Let’s Talk Arrowverse – Team Flash Gets Their Frequent Funeral Discount

So, after just two weeks back from their last hiatus, Superman & Lois has gone on hiatus again? That’s, what? Their fifth time this season?

I did get caught up on the episode I missed last week, though. Lana being let in on Superman = Clark Kent was an interesting development. But it doesn’t have quite the impact it should, because Clark and Lana haven’t actually spent much time together until now. And that’s largely because they’ve had the secret identity between them.

See, for a while I’ve had this theory that, depending on how many people know a hero’s secret identity, the effect that secret has on the story changes drastically. When their identity is truly a secret, something they hide from everyone, then there’s still a lot of value in their relationships with people who don’t know the secret. Such a hero will inevitably seem like quite a lonely soul, someone who can never fully confide in anyone, can never be entirely themself around another person. But that makes the limited extent to which they are able to connect with certain people that much more meaningful.

However, if you give the hero a decent sized supporting cast, all of whom know their secret identity? That changes everything. Now they have people they can talk with openly and honestly, people they can share their most important moments with. They’re no longer starved for human connection, so why should they (or the audience) become invested in relationships with characters who (as long as the secret’s in place) can never have that sort of bond? Knowledge of the secret identity forms a sort of clique, and unless someone can learn the secret and break into the clique, they can never be all that important.

That’s the unfortunate position that Lana’s fallen into. Her and Clark are supposed to be close friends, but it’s not like he can talk to her about meeting his evil half-brother, or being distrusted by the military, or training his son to use his powers, or anything else in his life that really matters. He has those talks with Lois, or his kids, or John Henry, or Sam Lane, or one of his hologram parents. His chats with Lana can’t help feeling banal in comparison, so the show’s barely bothered to portray their friendship. They’ve kept Lana in the picture largely by giving her family their own drama completely divorced from Superman and family.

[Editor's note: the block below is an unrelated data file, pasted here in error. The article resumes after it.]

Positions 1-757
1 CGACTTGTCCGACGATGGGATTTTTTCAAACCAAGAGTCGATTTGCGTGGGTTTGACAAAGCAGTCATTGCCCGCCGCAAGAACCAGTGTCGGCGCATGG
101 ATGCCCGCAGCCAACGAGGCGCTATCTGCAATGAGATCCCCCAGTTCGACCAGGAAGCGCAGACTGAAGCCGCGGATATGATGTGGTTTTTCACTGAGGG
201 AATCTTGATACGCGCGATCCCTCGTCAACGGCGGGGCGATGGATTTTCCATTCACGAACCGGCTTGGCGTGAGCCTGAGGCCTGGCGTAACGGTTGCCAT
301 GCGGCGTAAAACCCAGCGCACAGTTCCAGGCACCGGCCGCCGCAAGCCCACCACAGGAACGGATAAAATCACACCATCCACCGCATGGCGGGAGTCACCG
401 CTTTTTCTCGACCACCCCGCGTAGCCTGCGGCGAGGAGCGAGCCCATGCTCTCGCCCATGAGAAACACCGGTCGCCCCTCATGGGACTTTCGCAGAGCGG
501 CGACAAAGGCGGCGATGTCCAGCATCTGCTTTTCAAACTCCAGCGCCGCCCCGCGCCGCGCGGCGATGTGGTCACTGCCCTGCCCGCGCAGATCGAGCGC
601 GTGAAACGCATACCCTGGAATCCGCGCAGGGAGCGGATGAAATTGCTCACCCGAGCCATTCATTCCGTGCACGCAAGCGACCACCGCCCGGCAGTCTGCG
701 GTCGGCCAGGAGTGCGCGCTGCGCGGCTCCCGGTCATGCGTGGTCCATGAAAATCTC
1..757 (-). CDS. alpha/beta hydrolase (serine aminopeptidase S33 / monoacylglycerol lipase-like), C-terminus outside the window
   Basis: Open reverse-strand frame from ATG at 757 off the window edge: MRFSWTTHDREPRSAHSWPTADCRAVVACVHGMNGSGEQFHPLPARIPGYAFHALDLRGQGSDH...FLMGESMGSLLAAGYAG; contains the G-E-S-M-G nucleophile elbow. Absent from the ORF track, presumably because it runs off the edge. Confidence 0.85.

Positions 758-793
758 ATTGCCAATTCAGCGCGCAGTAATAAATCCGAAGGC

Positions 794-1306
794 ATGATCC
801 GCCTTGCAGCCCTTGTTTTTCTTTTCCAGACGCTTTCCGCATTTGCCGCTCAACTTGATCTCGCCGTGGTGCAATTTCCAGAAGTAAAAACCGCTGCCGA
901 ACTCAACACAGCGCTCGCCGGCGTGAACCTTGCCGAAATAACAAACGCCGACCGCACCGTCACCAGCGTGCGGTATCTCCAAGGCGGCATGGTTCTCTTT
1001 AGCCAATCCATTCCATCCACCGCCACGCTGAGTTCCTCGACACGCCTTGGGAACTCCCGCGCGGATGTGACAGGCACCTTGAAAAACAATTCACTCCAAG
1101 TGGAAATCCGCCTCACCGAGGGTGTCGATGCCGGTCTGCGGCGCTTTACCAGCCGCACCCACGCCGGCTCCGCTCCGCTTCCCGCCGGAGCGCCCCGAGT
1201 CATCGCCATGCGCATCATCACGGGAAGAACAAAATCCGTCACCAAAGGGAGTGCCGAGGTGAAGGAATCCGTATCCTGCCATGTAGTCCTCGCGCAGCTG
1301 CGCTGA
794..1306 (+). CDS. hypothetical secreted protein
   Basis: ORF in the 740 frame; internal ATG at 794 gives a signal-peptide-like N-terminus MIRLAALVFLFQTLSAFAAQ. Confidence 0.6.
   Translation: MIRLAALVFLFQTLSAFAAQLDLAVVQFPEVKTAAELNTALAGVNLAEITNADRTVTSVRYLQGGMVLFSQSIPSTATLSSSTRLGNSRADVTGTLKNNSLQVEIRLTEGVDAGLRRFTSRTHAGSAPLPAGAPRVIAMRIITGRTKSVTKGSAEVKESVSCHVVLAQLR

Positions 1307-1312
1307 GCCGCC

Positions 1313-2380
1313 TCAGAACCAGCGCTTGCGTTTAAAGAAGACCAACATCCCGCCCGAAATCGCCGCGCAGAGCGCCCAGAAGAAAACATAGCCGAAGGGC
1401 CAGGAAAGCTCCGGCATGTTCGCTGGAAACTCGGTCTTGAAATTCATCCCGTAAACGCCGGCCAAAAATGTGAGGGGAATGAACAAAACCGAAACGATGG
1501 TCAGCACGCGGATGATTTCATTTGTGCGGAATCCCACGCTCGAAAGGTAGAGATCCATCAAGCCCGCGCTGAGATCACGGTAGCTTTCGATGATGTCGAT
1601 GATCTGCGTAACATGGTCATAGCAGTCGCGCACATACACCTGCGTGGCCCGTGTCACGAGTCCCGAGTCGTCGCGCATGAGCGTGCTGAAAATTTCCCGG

Curious to see how that will change going forward.

We did have a new episode of The Flash this week, and it was a pleasant little surprise! Aside from a C-grade villain who bookends the hour, this was an entirely low-stakes affair. No world in peril or relationships teetering on the brink, no technobabble or big speeches about heroism. Just Team Flash going about their day, each having their own quiet bits of character development. After the last several eps focused on the big stakes of Deathstorm and Iris’s time sickness, an episode like this that pulls back and gives all of us a breather … it’s the tonic I didn’t know I’ve needed.

The format of this episode, where it’s broken up into different segments, each focusing on a different character having their own mini-story? That’s something I’ve wanted The Flash to do for ages! I’m a little bummed that, instead of wildly disparate stories, they had to all center around processing grief and honoring Frost’s memory (and that Barry indulged in some you’re-not-grieving-the-way-societal-expectations-say-you-should shaming), but it was still a nice break from the norm.

Oh, and if you put hummus on a sandwich, that makes it a condiment! Fight me on this!

Question of the Week: What’s your favorite Arrowverse funeral? (God knows there are plenty to choose from.)